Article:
World in Brief: Buzzfeed

The World Today Published 4 October 2013 Updated 7 December 2018 1 minute READ

At a time when newspapers are cutting editorial budgets, a brash newcomer is stepping in. BuzzFeed.com, a website best known for its picture lists of cute cats, is expanding its news operation by hiring foreign correspondents.

BuzzFeed’s foreign editor Miriam Elder, previously Moscow correspondent of The Guardian, is hiring reporters to be based in Cairo, Istanbul (for Syria), Moscow and Asia, as well as a roving correspondent to cover gay and transgender issues.

They won’t be trying to match BuzzFeed classics such as ‘28 cats having a worse day than you’. But they will follow BuzzFeed’s ‘hyper-social’ model where every post is designed not just to be clicked on but to be shared.

Elder explains that the world’s front page is no longer a newspaper website or Google News but Twitter. If BuzzFeed content – whether it’s crazy animals or a foreign scoop – is good enough to be shared on Twitter, the world will come to visit. Already its mishmash of dissonant subject matter has made it one of the most popular websites. If this is the future of news, not everyone is happy. ‘I am thinking of writing “21 reasons why I find Buzzfeed unreadable and a waste of time”,’ Dominic Sandford, a BBC correspondent, wrote in a sour tweet, ‘but I can’t whittle it down to 21.’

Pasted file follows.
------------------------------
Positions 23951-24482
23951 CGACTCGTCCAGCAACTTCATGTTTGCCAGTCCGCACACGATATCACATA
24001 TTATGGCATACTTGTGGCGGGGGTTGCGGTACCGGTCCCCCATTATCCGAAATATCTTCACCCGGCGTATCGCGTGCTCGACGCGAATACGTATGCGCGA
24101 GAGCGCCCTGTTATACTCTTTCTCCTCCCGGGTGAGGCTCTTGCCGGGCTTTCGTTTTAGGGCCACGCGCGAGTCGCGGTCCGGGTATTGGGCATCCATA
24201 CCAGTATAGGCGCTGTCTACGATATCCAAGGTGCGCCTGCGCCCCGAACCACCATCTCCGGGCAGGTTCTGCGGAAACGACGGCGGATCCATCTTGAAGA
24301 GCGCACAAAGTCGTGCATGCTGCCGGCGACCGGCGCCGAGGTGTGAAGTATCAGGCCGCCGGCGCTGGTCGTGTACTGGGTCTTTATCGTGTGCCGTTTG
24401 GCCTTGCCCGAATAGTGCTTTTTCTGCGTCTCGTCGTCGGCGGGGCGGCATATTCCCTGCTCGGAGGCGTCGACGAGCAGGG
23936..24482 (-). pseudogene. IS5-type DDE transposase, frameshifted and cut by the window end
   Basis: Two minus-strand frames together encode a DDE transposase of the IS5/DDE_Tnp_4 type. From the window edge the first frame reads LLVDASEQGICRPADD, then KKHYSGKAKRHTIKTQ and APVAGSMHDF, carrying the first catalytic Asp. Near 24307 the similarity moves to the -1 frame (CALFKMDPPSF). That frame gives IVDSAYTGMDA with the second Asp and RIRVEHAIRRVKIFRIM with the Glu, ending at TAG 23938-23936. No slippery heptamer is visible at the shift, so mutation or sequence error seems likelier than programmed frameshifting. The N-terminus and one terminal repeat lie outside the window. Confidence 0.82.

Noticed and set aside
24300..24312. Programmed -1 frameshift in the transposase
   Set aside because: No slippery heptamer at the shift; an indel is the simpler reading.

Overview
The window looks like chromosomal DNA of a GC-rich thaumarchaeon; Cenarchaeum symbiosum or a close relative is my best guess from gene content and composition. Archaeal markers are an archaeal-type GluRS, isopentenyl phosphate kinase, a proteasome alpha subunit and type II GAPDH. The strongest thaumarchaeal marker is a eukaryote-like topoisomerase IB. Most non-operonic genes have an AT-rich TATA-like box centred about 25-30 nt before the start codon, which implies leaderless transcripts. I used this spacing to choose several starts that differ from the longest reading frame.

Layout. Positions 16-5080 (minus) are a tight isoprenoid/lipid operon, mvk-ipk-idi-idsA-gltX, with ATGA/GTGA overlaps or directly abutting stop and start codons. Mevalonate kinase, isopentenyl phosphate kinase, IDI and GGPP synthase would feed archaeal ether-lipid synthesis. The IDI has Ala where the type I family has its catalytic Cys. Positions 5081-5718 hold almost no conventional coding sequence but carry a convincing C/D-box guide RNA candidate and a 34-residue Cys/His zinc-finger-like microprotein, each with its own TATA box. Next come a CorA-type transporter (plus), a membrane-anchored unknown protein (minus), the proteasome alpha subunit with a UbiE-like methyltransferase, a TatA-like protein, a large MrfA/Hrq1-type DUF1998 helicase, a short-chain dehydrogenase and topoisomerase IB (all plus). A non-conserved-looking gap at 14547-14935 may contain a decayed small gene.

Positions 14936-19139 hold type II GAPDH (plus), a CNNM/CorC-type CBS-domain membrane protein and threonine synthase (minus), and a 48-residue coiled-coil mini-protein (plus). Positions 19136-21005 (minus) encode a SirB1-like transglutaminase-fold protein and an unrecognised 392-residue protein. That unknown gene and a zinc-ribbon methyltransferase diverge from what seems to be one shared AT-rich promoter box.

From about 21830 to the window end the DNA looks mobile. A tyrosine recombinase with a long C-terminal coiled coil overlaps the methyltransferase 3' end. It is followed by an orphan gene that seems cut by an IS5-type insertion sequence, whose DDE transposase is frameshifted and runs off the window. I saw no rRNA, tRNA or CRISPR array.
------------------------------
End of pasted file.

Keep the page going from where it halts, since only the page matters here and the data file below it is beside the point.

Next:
Elder, an alumna of Johns Hopkins University’s School of Advanced International Studies, counters: ‘BuzzFeed is less like a newspaper and more like a TV channel, which might have a funny cartoon show like The Simpsons and then the news. I don’t think one precludes the other.’

She is planning to use humour – and even sarcasm – to attract people to foreign stories they would not normally click on.

‘The important thing for our foreign coverage is not numbers but to make sure that BuzzFeed contributes to everything from policy dialogue to the way that people around the world are talking about a certain issue,’ Elder says. ‘I don’t set myself the goal of becoming more popular than cats.’